The Tolkien book rights have a long and complicated history. Since the author originally sold rights to The Hobbit and The Lord of the Rings to United Artists in 1969, they have at points passed through the hands of MGM, producer Saul Zaentz and Miramax before New Line released Peter Jackson's six mega-hit adaptations, starting in 2001.

Jackson's attorney Peter Nelson was not a part of the 2017 rights negotiations but recently helped start a dialogue between Jackson and Amazon."It's very much a creature of the times," Nelson says of the deal. "We are in an era where streamers are bidding up the price of programming. I think Amazon is taking a page out of the studios' emphasis on franchises. They also are realizing that with the overproduction of television, you need to get the eyeballs to the screen, and you can do that with franchise titles."

So far, there's no sign of Bob Weinstein or his estranged brother Harvey trying to elbow their way into the deal. They inked an agreement with New Line in 1998 while they controlled the Tolkien film rights at Miramax. The Weinsteins were profit participants in the Rings trilogy, and they used their 1998 agreement as the basis to sue for a piece of the Hobbit films. Ultimately, they collected $12.5 million from the first Hobbit film, but nothing from the next two releases. "We won," says a studio source, "and they didn't get a dime for 2 or 3."

This story first appeared in the April 4 issue of The Hollywood Reporter magazine. To receive the magazine, click here to subscribe.

 

Nearly 45 years after his death, J.R.R. Tolkien scored the biggest Hollywood deal of 2017. Since the British author doesn't return phone calls anymore, it took a phalanx of lawyers and dealmakers to bring to fruition what is poised to be the most expensive TV show ever.

On Nov. 13, Amazon Studios beat out Netflix for a $250 million rights deal with the Tolkien estate, publisher HarperCollins and New Line Cinema that includes a five-season commitment to bring The Lord of the Rings to the small screen. The pact requires Amazon to get the show in production within two years and when production expenses like casting, producers and visual effects are factored in, the series is expected to cost north of $1 billion.

Within weeks of Amazon chief Jeff Bezos' directive last September to his since-ousted content chief Roy Price to bring in the next Game of Thrones, negotiations were underway that also involved publisher HarperCollins and New Line. Greenberg Glusker attorney Matt Galsor, who served as the chief architect of the deal and repped the Tolkien estate, was hammering out terms that include a potential spinoff. "This is the most complicated deal I've ever seen," Galsor says, "but it was handled relatively quickly, in a way that brought the parties together in a close relationship. It was tough, but everybody liked each other and felt like a team more as the deal closed."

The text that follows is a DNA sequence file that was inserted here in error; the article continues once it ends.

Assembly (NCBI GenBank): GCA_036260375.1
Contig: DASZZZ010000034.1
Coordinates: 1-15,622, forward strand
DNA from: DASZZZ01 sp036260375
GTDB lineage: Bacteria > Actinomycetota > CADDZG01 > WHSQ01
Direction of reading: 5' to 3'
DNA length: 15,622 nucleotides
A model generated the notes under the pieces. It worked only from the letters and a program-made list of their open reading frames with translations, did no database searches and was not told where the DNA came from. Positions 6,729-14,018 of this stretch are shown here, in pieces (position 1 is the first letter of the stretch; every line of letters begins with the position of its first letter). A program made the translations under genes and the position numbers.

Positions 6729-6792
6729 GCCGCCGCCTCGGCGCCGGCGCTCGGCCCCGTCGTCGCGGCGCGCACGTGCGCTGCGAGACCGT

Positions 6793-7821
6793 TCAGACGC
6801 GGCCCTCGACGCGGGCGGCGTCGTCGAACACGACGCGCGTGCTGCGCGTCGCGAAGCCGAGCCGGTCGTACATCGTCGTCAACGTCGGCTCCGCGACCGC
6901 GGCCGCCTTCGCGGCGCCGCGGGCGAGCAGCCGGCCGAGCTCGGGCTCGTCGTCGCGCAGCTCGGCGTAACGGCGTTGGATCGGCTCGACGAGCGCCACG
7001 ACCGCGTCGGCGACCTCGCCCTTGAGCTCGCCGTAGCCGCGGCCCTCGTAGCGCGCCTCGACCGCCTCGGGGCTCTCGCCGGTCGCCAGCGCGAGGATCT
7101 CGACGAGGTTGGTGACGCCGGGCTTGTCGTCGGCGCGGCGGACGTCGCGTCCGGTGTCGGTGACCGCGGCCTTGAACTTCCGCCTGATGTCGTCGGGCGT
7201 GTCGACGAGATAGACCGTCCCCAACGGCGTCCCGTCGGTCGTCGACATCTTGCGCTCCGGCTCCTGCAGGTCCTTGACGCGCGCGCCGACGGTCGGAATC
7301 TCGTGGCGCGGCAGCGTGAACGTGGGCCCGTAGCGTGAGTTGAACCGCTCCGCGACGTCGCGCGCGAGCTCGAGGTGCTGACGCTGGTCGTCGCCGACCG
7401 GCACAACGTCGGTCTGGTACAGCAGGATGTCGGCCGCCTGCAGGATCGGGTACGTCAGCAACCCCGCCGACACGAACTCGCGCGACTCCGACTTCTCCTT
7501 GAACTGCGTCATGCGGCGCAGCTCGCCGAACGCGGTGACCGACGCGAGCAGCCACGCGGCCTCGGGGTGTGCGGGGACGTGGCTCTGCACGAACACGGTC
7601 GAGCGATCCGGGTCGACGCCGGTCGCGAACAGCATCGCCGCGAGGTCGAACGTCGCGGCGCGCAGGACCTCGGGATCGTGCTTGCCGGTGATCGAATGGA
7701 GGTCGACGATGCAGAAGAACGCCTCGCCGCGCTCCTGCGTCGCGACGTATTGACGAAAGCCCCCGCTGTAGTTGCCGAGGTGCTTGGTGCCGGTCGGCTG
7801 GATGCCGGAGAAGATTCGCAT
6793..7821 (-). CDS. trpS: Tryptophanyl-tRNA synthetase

Dan Scharf, Amazon's head of television business affairs, ran point for the streaming giant. New Line and parent Warner Bros. never had TV rights to Rings, but Amazon may use material from the films, so New Line co-president Carolyn Blackwood and Warner Bros. Picture Group chairman Toby Emmerich were brought into the talks.

The Tolkien book rights have a long and complicated history. Since the author originally sold rights to The Hobbit and The Lord of the Rings to United Artists in 1969, they have at points passed through the hands of MGM, producer Saul Zaentz and Miramax before New Line released Peter Jackson's six mega-hit adaptations, starting in 2001.

Jackson's attorney Peter Nelson was not a part of the 2017 rights negotiations but recently helped start a dialogue between Jackson and Amazon."It's very much a creature of the times," Nelson says of the deal. "We are in an era where streamers are bidding up the price of programming. I think Amazon is taking a page out of the studios' emphasis on franchises. They also are realizing that with the overproduction of television, you need to get the eyeballs to the screen, and you can do that with franchise titles."

So far, there's no sign of Bob Weinstein or his estranged brother Harvey trying to elbow their way into the deal. They inked an agreement with New Line in 1998 while they controlled the Tolkien film rights at Miramax. The Weinsteins were profit participants in the Rings trilogy, and they used their 1998 agreement as the basis to sue for a piece of the Hobbit films. Ultimately, they collected $12.5 million from the first Hobbit film, but nothing from the next two releases. "We won," says a studio source, "and they didn't get a dime for 2 or 3."

This story first appeared in the April 4 issue of The Hollywood Reporter magazine. To receive the magazine, click here to subscribe.

 

Nearly 45 years after his death, J.R.R. Tolkien scored the biggest Hollywood deal of 2017. Since the British author doesn't return phone calls anymore, it took a phalanx of lawyers and dealmakers to bring to fruition what is poised to be the most expensive TV show ever.

On Nov. 13, Amazon Studios beat out Netflix for a $250 million rights deal with the Tolkien estate, publisher HarperCollins and New Line Cinema that includes a five-season commitment to bring The Lord of the Rings to the small screen. The pact requires Amazon to get the show in production within two years and when production expenses like casting, producers and visual effects are factored in, the series is expected to cost north of $1 billion.